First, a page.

Indonesia for Dummies: 3 Places Commonly Mistaken as a Country

My creativity has overflown these days, that I’ve already got a few topics that I want to write about, but something came up recently that made me feel like it’s necessary to create a post related to this.

In case you didn’t know yet, I’m Indonesian. Last year on Indonesia’s 74th Independence Day, I compiled a list of places in Indonesia that are NOT Bali. Why? Because I got annoyed that so many tourists came to Bali, thinking that Bali was actually the country’s name.

Recently, there is this #5countrieschallenge hype on Facebook. I saw so many posts about it, mainly in some traveling groups on the platform. And I realized way too many posts that include Bali would state “Bali” instead of “Indonesia” in the list of the countries they visited.

And there was this post where the OP uploaded five pics of her traveling and asked us to guess where they were taken. One of the pics was a photo of orangutans, so I dropped my guess and wrote “Indonesia/Malaysia”. And the OP had the audacity to correct me that the picture was, in fact, taken in Borneo. As if!!!!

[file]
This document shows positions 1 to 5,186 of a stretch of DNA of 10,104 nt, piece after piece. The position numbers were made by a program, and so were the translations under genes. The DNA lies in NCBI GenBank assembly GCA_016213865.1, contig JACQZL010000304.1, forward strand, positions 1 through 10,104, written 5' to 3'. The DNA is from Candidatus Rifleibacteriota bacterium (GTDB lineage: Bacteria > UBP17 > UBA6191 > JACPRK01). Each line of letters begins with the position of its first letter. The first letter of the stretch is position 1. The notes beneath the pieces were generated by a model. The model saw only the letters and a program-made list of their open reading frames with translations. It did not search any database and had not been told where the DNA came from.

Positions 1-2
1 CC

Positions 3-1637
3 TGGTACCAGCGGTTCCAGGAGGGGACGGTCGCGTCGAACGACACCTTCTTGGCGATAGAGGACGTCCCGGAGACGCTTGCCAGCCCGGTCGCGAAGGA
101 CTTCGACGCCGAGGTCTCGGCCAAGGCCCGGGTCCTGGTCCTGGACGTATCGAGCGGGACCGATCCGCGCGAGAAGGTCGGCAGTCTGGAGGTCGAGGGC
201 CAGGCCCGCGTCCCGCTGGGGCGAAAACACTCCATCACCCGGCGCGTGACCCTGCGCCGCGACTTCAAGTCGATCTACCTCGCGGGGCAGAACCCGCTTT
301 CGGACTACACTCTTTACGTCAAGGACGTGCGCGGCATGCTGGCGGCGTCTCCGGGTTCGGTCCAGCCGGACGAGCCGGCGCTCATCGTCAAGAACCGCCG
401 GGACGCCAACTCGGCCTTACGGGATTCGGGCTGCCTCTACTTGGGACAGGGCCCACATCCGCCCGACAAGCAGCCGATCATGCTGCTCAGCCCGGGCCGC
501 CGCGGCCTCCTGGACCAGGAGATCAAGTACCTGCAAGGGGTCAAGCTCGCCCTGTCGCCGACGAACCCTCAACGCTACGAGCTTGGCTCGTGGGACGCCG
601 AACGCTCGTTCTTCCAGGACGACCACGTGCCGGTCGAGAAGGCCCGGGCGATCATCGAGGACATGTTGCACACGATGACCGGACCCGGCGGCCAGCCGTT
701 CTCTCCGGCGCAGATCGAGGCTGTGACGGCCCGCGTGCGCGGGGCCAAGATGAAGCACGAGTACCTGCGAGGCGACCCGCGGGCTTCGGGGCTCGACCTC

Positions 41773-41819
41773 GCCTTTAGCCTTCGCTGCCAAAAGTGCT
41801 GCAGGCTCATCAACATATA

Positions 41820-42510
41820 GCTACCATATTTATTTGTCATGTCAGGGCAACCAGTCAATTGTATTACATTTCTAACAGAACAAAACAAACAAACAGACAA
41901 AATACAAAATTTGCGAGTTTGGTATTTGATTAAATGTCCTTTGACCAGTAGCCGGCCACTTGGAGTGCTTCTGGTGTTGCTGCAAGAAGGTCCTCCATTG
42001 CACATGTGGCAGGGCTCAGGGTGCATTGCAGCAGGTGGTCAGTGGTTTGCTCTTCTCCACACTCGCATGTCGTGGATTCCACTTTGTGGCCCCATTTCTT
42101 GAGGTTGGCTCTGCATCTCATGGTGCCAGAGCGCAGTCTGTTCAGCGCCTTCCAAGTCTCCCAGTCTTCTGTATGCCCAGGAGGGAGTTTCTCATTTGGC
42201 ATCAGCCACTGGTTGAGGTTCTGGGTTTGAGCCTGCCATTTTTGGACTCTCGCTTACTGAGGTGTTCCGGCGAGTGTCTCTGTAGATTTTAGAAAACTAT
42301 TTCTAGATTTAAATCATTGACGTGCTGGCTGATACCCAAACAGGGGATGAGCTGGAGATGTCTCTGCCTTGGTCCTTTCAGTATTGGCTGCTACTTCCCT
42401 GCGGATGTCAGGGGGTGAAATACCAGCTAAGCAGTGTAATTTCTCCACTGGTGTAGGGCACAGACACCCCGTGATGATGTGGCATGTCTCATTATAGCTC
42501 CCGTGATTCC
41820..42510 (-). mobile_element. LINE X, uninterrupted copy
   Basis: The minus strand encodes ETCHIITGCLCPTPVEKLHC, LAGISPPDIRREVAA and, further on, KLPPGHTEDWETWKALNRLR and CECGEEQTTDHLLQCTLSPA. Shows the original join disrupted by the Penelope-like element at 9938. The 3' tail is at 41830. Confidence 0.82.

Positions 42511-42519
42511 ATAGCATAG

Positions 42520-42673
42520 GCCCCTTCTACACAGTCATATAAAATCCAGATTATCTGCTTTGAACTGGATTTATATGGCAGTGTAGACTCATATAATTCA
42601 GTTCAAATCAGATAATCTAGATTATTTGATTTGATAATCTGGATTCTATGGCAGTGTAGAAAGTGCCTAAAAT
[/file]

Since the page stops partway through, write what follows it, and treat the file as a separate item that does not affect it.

So here I am, called for a new idea to get things straight for the dummies… I want to educate yall about my home country. Mind you, I’m Asian. Tough love is all I know, so excuse the rudeness toward you dum-dum!

indonesian map with the prompts.
Map of Indonesia.

Indonesia for Dummies: 5W+1H About the Country

I suppose that’s the downside of being able to travel around the world visa-free or with a visa on arrival. Excuse the assumption, but I figure people with a more privileged passport like that tend to just go without educating themselves about their destinations.

For me, I know the risks and the downside of having a green Indonesian passport where the number of places that I can visit without a visa is limited. So whenever I have a plan to travel somewhere, I always have to double-check whether I’m eligible to travel to my next destination. With that in mind, the last thing I want is to get deported for a silly reason that could be anticipated.